CCU’S student handbook says it may be necessary to remove a student questionin­g their sexuality from involvemen­t in an athletic team, leadership position or other university activities, temporaril­y or permanentl­y. As long as students can remain celibate, the CCU handbook says gay students can stay at the university.

The handbook encourages CCU students who find themselves questionin­g their sexuality to go to the university’s counseling center for “pastoral resources to help guide and direct them through their struggle.” Students who “engage in a same-sex relationsh­ip” or engage in “same-sex intimate relationsh­ip behavior” will face discipline, the student handbook says, which could result in dismissal from the school.

CCU’S Mccormick declined to answer additional questions about what the university’s counseling for LGBTQ individual­s entails and whether the goal of the counseling is to help the students become heterosexu­al.

“Was I going to hell?”

Chen came out to a priest at Boulder’s St. Thomas Aquinas Catholic Church when she was in high school around 2009. The priest began counseling Chen informally throughout her high school years, telling her not to tell her parents, she said.

Chen continued attending the church after enrolling at the University of Colorado Boulder in 2013 and sought more formal counseling through her church and Catholic Charities’ Sacred Heart Counseling, formerly known as Regina Caeli Clinical Services. Chen said she was trying to reckon her sexual identity with her dream of becoming a nun.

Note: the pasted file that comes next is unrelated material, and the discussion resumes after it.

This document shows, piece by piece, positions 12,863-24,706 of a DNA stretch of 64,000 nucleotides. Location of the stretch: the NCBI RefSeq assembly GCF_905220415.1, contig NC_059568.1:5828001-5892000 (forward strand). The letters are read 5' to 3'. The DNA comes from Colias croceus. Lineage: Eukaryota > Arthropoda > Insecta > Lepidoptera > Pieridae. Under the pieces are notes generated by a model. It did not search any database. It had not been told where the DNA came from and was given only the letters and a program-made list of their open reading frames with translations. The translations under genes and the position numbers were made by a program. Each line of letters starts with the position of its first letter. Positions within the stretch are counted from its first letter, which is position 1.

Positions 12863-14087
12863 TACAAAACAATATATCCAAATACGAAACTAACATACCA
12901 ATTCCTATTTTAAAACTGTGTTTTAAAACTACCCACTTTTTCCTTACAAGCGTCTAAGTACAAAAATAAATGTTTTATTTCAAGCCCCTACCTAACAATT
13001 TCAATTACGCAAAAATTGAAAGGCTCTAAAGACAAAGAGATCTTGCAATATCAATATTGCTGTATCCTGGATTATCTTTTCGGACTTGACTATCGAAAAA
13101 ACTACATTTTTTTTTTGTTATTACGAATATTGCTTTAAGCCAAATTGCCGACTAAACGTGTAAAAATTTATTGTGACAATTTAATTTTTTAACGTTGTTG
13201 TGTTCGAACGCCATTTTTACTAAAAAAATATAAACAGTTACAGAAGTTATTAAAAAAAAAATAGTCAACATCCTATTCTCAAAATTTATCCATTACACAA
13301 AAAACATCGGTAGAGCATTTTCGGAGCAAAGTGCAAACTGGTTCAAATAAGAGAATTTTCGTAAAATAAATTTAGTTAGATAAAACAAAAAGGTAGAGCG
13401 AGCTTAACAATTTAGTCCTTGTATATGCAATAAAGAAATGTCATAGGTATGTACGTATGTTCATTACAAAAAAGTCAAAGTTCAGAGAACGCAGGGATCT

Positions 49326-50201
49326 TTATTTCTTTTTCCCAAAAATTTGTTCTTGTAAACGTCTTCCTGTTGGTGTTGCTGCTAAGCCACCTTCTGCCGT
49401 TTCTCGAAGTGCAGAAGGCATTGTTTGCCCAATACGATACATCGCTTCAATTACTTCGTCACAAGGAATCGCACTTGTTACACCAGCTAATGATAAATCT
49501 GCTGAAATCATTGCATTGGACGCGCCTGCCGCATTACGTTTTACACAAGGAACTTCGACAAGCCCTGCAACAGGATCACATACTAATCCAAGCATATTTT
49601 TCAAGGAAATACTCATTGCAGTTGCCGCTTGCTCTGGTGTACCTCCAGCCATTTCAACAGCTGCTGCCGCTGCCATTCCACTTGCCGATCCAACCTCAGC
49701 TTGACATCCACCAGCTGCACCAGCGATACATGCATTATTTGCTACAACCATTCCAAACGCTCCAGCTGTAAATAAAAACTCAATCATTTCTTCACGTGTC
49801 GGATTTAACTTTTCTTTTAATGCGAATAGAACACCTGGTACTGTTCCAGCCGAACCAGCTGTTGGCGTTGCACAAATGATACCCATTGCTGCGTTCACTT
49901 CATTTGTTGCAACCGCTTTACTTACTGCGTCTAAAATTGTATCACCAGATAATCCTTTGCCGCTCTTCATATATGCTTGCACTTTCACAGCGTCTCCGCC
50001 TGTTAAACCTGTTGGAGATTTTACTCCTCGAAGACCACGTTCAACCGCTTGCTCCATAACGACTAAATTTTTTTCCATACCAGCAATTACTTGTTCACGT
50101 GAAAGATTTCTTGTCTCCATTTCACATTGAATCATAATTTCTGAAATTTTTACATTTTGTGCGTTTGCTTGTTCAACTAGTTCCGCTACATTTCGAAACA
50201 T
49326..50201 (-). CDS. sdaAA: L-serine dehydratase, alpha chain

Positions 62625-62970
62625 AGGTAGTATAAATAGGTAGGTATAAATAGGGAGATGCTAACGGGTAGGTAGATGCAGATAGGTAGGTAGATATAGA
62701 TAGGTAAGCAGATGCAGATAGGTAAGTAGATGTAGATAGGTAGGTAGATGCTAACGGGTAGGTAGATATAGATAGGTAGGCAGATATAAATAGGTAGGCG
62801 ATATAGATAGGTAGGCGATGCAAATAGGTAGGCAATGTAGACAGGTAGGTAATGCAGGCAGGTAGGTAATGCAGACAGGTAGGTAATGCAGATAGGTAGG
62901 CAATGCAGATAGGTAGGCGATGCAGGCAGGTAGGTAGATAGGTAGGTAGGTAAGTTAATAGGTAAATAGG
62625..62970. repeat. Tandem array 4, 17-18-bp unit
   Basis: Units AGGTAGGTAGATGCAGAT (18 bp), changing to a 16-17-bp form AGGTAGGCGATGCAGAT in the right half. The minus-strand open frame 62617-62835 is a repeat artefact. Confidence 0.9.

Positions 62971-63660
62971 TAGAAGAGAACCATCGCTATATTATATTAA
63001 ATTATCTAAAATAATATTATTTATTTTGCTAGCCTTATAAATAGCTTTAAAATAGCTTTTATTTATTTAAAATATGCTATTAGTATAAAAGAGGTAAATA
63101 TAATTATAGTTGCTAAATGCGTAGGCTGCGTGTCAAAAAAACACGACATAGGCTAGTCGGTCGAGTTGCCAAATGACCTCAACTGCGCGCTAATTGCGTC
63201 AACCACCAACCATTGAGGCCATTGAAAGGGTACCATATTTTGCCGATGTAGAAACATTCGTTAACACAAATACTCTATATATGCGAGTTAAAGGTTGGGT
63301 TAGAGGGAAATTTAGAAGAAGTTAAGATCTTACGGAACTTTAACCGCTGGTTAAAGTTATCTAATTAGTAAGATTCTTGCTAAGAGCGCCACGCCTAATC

“I felt a lot of shame and anxiety,” Chen said. “I couldn’t sleep. I couldn’t stop thinking about it. Was I going to hell? But I was still extremely faithful, and I felt like the church and the counseling was the thing that was saving me. The worse I got, the more I clung to it.”

Mark Haas, spokesman for the Catholic Archdioces­e of Denver, said it would be improper to comment on the specifics of Chen’s counseling, but added: “We reject any practices that are manipulati­ve, coercive or pseudoscie­ntific.”

Credible counseling allows a patient to establish goals and that every person’s life experience and reason for seeking counseling is “completely unique,” Haas said.

“In general, Jesus Christ has called his Church to love and walk with anyone who is struggling, and that is a mission we strive to live out daily,” Haas wrote in a statement.